REACCIONES DESDE MIT SOBRE LA “BARBARIE” TRUMPISTA
Presidente de MIT (Massachusetts Institute of Technology) sobre la
decisión del Presidente Trump de retirar a los EEUU del acuerdo de
Parías sobre cambio climático. El Dr. Rafael Reif es venezolano.
To the members of the MIT community,
Yesterday, the White House took the position that the Paris climate
agreement – a landmark effort to combat global warming by reducing
greenhouse gas emissions – was a bad deal for America. Other nations
have made clear that the deal is not open to renegotiation. And
unfortunately, there is no negotiating with the scientific facts.
I believe all of us have a responsibility to stand up for concerted global action to combat and adapt to climate change.
MIT, we take great care to get the science right. The scientific
consensus is overwhelming: As human activity emits more greenhouse gases
into the atmosphere, the global average surface temperature will
continue to rise, driving rising sea levels and extreme weather.
Global warming is not a distant problem – not distant in time or space.
Communities across the United States and around the world are already
experiencing the impacts. Without immediate and concerted action, the
damaging consequences will grow worse. As the Pentagon describes it,
climate change is a “threat multiplier,” because its direct effects
intensify other challenges, including mass migrations and zero-sum
conflicts over existential resources like water and food. In short,
global warming and its consequences present risks too grave to gamble
global problem demands a global solution. With the Paris agreement, for
the first time in history, 190+ nations agreed to work together to do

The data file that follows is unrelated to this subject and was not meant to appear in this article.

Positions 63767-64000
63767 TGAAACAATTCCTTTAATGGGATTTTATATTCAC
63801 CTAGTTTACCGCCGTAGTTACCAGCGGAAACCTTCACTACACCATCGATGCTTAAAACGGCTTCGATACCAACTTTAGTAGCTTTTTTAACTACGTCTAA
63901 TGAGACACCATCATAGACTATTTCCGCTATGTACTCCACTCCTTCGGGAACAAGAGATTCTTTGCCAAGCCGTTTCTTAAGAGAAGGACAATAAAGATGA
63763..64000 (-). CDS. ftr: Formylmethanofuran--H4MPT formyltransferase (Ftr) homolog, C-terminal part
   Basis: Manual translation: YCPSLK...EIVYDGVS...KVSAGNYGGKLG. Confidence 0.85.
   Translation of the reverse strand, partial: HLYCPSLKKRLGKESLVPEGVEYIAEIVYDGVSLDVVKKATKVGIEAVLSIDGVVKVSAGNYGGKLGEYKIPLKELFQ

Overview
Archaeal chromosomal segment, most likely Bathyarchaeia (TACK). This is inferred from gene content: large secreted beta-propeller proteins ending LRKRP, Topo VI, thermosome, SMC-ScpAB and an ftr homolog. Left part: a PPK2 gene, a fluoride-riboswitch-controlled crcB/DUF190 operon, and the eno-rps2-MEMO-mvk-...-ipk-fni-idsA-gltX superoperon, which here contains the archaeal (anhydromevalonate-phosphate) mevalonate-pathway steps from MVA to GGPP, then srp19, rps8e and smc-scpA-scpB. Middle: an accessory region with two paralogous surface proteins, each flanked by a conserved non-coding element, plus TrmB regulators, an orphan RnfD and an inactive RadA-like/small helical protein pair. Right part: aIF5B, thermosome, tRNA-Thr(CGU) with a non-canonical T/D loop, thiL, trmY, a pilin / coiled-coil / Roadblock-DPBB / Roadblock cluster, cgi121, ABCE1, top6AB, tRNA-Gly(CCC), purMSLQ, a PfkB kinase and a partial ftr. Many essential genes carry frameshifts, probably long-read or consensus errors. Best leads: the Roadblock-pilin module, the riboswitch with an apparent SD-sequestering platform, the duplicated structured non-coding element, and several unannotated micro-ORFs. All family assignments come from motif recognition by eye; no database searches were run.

something about it. In signing it, the U.S. was acting in concert with
other nations, with the U.S. setting its own level of carbon reductions.
The truth is that unless every nation joins in the solution, every
nation will join in the suffering.
To solve this global problem, we must transform the global energy status
quo. The Paris agreement is an important beginning: a mechanism that
drives progress on emissions right away and speeds up progress over
time. (Incidentally, MIT announced its own greenhouse gas reduction goal
in October 2015, a month before the Paris conference, with our Plan for Action on Climate Change,
which commits us to reducing our campus emissions at least 32% by
2030.) With this running start, humanity has time to prevent the worst
impacts of climate change. But the longer we hesitate, the lower the
odds of success; the carbon dioxide our cars and power plants emit today
will linger in the atmosphere for a thousand years.
change arguably represents the greatest threat of this generation.
Fortunately, it also represents a tremendous opportunity. Already,
hundreds of thousands of Americans work in the clean energy sector, and
growth in clean energy jobs is rising fast: In 2016 alone, solar
industry employment grew by 25 percent, while wind jobs grew 32 percent.
As a nation, if we choose to invest in the relevant research, we have
the opportunity to continue to lead, developing new energy technologies
that will generate high-value exports and high-quality American jobs –
the jobs of the future. That is in no way to minimize the disruption
that the changing energy economy will cause to some workers and regions.
But the solution to that problem is not to deny scientific facts and
give away economic opportunity. If we don’t seize this chance, other
nations certainly will. By withdrawing from the Paris accord, the US is
surrendering leadership in a priceless global market.
I am encouraged, however, to see so much leadership at the state and
city level, in industry and at universities – here in Massachusetts and
and again, this country has risen to civilizational challenges with a
sense of optimism, creativity and drive. I hope that the people of the
United States will – as a matter of service to the nation and the world –
continue to take the lead in pursuing a carbon-free future.
In this work, the people of MIT have a special role to play. I look forward to working with you as we step up to the challenge.
L. Rafael Reif
MASSACHUSETTS INSTITUTE OF TECHNOLOGY 77 MASSACHUSETTS AVE, W98-300 | CAMBRIDGE, MA 02139